Unit 4. Hybrid neuromorphic architectures: Liberating programming from the Von- Neumann architecture, discrete neuronal modeling, even-driven computing, SOI fabrication, the neural programming model, the compass simulator, multi-core programming paradigms, the Corelet programming language, and neural codes (binary, rate, population and time-to-spike coding); from VLSI to FPGA. Technology focus: the TrueNorth (IBM), the SpiNNaker (University of Manchester), the BlueHive (Cambridge University)

Unit 5. Tensor Processing Unit (TPU), cloud TPU, and TensorFlow on AWS.

Learning Outcomes

Upon successful completion of this course students should be able to:

  1. Describe different approaches to neuromorphic engineering
  2. Develop algorithms based on spiking neurons 
  3. Appreciate the computation, representation, and dynamics in neuromorphic computing. 

Reading List

Eliasmith, Chris, and Charles H. Anderson. Neural engineering: Computation, representation, and dynamics in neurobiological systems. MIT press, 2004.

Eliasmith, C. (2013). How to build a brain: A neural architecture for biological cognition. Oxford University Press.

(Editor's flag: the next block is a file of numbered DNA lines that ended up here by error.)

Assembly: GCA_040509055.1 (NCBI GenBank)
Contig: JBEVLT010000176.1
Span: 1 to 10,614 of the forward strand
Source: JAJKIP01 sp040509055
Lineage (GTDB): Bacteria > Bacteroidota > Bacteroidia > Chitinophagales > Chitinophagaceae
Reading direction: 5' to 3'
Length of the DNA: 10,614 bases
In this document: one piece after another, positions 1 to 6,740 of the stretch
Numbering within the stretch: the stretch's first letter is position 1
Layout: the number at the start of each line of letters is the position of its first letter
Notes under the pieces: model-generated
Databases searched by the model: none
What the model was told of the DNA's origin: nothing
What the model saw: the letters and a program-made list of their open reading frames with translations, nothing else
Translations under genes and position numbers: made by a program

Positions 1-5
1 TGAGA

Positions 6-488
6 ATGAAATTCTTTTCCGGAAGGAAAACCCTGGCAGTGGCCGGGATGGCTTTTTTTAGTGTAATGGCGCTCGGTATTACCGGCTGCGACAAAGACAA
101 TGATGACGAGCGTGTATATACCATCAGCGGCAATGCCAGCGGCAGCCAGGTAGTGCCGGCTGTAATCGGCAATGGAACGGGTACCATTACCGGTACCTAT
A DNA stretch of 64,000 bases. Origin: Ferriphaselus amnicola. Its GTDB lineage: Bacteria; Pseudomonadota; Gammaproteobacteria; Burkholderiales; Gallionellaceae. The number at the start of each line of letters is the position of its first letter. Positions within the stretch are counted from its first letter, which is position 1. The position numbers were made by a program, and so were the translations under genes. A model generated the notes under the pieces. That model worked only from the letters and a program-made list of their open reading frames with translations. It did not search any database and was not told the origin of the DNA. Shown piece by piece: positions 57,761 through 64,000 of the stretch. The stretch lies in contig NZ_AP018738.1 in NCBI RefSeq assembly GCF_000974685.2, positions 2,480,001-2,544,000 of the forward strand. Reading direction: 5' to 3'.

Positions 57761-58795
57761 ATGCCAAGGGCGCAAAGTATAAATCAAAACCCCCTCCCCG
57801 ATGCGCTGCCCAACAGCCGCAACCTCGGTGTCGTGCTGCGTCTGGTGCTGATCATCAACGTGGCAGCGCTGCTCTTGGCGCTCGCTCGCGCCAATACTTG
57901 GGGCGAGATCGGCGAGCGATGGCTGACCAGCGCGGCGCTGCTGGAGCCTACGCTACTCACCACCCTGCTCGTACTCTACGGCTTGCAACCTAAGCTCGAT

Bekolay, Trevor, James Bergstra, Eric Hunsberger, Travis DeWolf, Terrence C. Stewart, Daniel Rasmussen, Xuan Choo, Aaron Voelker, and Chris Eliasmith. "Nengo: a Python tool for building large-scale functional brain models." Frontiers in neuroinformatics 7 (2014): 48.

Merolla, Paul A., John V. Arthur, Rodrigo Alvarez-Icaza, Andrew S. Cassidy, Jun Sawada, Filipp Akopyan, Bryan L. Jackson et al. "A million spiking-neuron integrated circuit with a scalable communication network and interface." Science345, no. 6197 (2014): 668-673.

Merolla, Paul, John Arthur, Filipp Akopyan, Nabil Imam, Rajit Manohar, and Dharmendra S. Modha. "A digital neurosynaptic core using embedded crossbar memory with 45pJ per spike in 45nm." In Custom Integrated Circuits Conference (CICC), 2011 IEEE, pp. 1-4. IEEE, 2011.